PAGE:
Readers familiar with academic studies will profit from taking note of a recent paper featuring differences in total factor productivity (TFP) as determining the large and persistent differences in economic development across subnational regions in European Union countries. The paper has been published 2018 by "Regional Studies", an international academic journal covering the field of regional science.
The analysis based on an exploration of differences in output per worker across 257 European Union regions "reveals that about 75% of the differences in regional economic development can be attributed to differences in TFP. This is similar between and within countries, suggesting that the spatial diffusion of technology and efficient production practices is limited and that the limits extend beyond national borders" (p. 471). These differences are strongly related to economic geography and historical development paths which "suggests limited interregional diffusion of technology and of efficient production practices." (p. 461)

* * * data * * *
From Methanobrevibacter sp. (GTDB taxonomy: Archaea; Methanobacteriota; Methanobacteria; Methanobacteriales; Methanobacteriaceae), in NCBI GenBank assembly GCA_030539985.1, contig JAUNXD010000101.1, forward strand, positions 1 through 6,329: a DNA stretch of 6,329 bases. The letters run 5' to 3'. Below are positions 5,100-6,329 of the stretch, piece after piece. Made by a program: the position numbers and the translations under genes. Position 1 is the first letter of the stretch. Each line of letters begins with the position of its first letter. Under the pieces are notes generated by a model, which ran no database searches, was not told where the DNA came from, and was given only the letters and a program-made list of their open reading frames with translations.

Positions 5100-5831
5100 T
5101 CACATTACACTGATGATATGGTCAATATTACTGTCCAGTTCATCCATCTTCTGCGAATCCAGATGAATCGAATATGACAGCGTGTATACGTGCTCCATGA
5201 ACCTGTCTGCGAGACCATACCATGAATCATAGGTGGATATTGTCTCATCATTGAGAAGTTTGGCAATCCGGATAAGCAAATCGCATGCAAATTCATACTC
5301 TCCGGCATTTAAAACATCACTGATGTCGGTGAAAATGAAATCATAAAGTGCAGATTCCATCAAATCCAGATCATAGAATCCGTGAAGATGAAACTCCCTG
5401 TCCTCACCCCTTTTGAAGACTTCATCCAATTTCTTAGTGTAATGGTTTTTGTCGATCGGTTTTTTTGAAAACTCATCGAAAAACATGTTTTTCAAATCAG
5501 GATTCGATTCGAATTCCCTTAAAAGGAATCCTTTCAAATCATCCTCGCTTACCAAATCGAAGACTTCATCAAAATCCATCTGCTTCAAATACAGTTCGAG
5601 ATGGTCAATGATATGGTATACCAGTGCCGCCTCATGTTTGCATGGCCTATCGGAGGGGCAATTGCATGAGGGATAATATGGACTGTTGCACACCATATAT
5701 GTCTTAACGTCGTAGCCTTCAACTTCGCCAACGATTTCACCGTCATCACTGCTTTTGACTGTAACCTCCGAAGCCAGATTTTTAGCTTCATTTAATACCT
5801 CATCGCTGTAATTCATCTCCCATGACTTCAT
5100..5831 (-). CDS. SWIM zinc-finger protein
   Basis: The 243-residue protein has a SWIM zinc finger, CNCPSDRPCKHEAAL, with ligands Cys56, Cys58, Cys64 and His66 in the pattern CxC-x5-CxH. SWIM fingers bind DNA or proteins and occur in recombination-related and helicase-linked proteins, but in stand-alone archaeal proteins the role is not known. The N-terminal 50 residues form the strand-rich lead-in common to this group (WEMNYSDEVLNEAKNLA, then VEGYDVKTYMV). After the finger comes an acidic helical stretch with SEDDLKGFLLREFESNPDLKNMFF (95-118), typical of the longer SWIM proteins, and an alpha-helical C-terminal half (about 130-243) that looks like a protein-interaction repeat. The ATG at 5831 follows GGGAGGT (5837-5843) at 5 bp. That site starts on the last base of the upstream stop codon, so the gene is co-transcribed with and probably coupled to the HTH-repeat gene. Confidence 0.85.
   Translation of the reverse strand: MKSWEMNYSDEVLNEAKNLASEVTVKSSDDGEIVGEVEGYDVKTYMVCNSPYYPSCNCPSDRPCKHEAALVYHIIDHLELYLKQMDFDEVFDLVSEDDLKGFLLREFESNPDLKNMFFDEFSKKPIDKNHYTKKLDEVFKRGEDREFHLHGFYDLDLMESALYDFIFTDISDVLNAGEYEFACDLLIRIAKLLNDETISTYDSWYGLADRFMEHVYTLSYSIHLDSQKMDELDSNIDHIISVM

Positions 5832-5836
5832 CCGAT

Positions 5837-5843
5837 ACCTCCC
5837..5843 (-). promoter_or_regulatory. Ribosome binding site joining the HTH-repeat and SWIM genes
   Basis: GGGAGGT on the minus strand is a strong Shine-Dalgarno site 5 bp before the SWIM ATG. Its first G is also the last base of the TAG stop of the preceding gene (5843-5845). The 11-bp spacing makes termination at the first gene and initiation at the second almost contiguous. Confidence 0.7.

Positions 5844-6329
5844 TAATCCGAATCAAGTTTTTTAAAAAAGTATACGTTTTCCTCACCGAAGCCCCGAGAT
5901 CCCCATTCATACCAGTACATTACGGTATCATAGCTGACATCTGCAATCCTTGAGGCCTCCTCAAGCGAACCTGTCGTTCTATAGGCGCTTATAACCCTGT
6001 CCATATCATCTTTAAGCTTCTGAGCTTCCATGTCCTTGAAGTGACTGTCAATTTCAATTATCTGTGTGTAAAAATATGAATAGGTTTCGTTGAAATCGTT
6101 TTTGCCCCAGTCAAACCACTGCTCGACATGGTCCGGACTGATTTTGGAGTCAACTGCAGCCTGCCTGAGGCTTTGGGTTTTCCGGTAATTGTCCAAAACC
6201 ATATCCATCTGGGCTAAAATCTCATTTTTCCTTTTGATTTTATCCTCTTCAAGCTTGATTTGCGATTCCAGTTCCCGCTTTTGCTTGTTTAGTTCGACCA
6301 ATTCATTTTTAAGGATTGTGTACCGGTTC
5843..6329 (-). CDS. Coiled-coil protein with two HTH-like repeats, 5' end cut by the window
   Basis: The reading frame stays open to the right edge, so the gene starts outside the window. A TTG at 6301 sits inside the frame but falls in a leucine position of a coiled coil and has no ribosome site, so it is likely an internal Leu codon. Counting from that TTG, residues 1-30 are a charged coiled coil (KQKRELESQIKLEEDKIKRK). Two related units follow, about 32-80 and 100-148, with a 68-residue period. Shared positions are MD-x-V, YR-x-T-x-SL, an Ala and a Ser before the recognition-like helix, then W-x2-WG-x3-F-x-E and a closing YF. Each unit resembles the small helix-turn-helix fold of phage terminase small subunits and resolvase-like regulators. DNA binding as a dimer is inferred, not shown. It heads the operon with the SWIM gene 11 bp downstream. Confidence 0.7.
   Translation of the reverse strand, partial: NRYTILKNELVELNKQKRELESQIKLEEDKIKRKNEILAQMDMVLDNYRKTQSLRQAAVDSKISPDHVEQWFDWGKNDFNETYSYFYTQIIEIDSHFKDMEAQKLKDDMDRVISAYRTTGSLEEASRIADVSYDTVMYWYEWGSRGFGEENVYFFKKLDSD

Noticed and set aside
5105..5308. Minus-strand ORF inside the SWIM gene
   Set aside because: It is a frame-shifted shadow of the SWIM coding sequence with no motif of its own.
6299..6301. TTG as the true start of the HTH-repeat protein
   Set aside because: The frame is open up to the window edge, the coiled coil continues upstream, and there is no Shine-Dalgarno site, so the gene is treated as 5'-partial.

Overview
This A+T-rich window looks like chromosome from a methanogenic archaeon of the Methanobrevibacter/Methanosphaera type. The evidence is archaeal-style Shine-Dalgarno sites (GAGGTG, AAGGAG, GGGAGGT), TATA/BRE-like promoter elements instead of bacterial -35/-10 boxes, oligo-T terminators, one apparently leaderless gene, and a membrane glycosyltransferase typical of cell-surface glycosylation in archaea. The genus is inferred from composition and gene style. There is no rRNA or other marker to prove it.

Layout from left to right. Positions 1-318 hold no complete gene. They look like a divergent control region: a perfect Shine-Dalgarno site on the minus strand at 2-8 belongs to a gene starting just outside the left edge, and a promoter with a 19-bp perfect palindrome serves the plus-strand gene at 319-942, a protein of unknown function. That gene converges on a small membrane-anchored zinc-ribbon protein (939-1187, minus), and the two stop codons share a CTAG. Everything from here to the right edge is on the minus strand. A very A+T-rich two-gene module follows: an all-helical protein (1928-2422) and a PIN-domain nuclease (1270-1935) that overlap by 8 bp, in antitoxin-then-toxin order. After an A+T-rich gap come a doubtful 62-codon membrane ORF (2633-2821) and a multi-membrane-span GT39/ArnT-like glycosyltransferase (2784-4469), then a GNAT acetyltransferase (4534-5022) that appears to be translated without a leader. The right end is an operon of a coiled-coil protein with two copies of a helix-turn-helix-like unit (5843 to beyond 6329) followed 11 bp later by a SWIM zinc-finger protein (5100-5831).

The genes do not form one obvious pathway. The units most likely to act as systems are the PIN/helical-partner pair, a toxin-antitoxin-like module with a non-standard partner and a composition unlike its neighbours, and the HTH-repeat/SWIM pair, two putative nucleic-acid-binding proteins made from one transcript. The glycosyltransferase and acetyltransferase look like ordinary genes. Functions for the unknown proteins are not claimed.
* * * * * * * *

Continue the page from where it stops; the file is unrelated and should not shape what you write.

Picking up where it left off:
In this vein the authors stress "a strong local dimension to technology and knowledge that needs to be better understood. This has important implications for regional development policy, which should be designed primarily with the aim to support regions (1) in building their comparative advantages in terms of technology and knowledge, (2) in specializing smartly to exploit economies of scale and (3) in building on existing synergies." (p. 471)
Source: Beugelsdijk, Sjoerd; Mariko J. Klasing; Petros Milionis 2018 Regional economic development in Europe: the role of total factor productivity. Regional Studies, vol. 5, no. 4, pp. 461-476.